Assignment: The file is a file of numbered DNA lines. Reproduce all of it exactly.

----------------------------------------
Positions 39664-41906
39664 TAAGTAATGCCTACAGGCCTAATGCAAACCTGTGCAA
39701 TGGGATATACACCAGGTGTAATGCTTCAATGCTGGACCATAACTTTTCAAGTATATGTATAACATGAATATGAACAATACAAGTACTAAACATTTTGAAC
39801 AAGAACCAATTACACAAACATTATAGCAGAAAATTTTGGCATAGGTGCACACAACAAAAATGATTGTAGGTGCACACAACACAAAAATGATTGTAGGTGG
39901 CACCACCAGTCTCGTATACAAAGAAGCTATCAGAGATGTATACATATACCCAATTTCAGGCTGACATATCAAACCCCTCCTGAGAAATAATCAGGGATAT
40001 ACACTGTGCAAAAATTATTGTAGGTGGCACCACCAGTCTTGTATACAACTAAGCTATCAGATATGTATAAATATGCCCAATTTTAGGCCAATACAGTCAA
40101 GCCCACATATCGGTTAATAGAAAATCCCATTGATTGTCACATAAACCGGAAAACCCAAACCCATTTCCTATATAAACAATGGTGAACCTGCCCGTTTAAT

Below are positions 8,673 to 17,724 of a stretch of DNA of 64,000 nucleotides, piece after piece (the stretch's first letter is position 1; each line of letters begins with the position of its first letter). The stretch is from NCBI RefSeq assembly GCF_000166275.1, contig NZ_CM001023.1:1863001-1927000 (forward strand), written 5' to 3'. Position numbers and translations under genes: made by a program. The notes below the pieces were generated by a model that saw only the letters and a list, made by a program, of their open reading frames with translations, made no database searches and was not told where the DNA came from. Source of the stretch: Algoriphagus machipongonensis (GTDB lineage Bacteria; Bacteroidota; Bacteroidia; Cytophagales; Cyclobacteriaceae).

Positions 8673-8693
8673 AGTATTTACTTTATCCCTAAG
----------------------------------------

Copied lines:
Positions 39664-41906
39664 TAAGTAATGCCTACAGGCCTAATGCAAACCTGTGCAA
39701 TGGGATATACACCAGGTGTAATGCTTCAATGCTGGACCATAACTTTTCAAGTATATGTATAACATGAATATGAACAATACAAGTACTAAACATTTTGAAC
39801 AAGAACCAATTACACAAACATTATAGCAGAAAATTTTGGCATAGGTGCACACAACAAAAATGATTGTAGGTGCACACAACACAAAAATGATTGTAGGTGG
39901 CACCACCAGTCTCGTATACAAAGAAGCTATCAGAGATGTATACATATACCCAATTTCAGGCTGACATATCAAACCCCTCCTGAGAAATAATCAGGGATAT
40001 ACACTGTGCAAAAATTATTGTAGGTGGCACCACCAGTCTTGTATACAACTAAGCTATCAGATATGTATAAATATGCCCAATTTTAGGCCAATACAGTCAA
40101 GCCCACATATCGGTTAATAGAAAATCCCATTGATTGTCACATAAACCGGAAAACCCAAACCCATTTCCTATATAAACAATGGTGAACCTGCCCGTTTAAT

Below are positions 8,673 to 17,724 of a stretch of DNA of 64,000 nucleotides, piece after piece (the stretch's first letter is position 1; each line of letters begins with the position of its first letter). The stretch is from NCBI RefSeq assembly GCF_000166275.1, contig NZ_CM001023.1:1863001-1927000 (forward strand), written 5' to 3'. Position numbers and translations under genes: made by a program. The notes below the pieces were generated by a model that saw only the letters and a list, made by a program, of their open reading frames with translations, made no database searches and was not told where the DNA came from. Source of the stretch: Algoriphagus machipongonensis (GTDB lineage Bacteria; Bacteroidota; Bacteroidia; Cytophagales; Cyclobacteriaceae).

Positions 8673-8693
8673 AGTATTTACTTTATCCCTAAG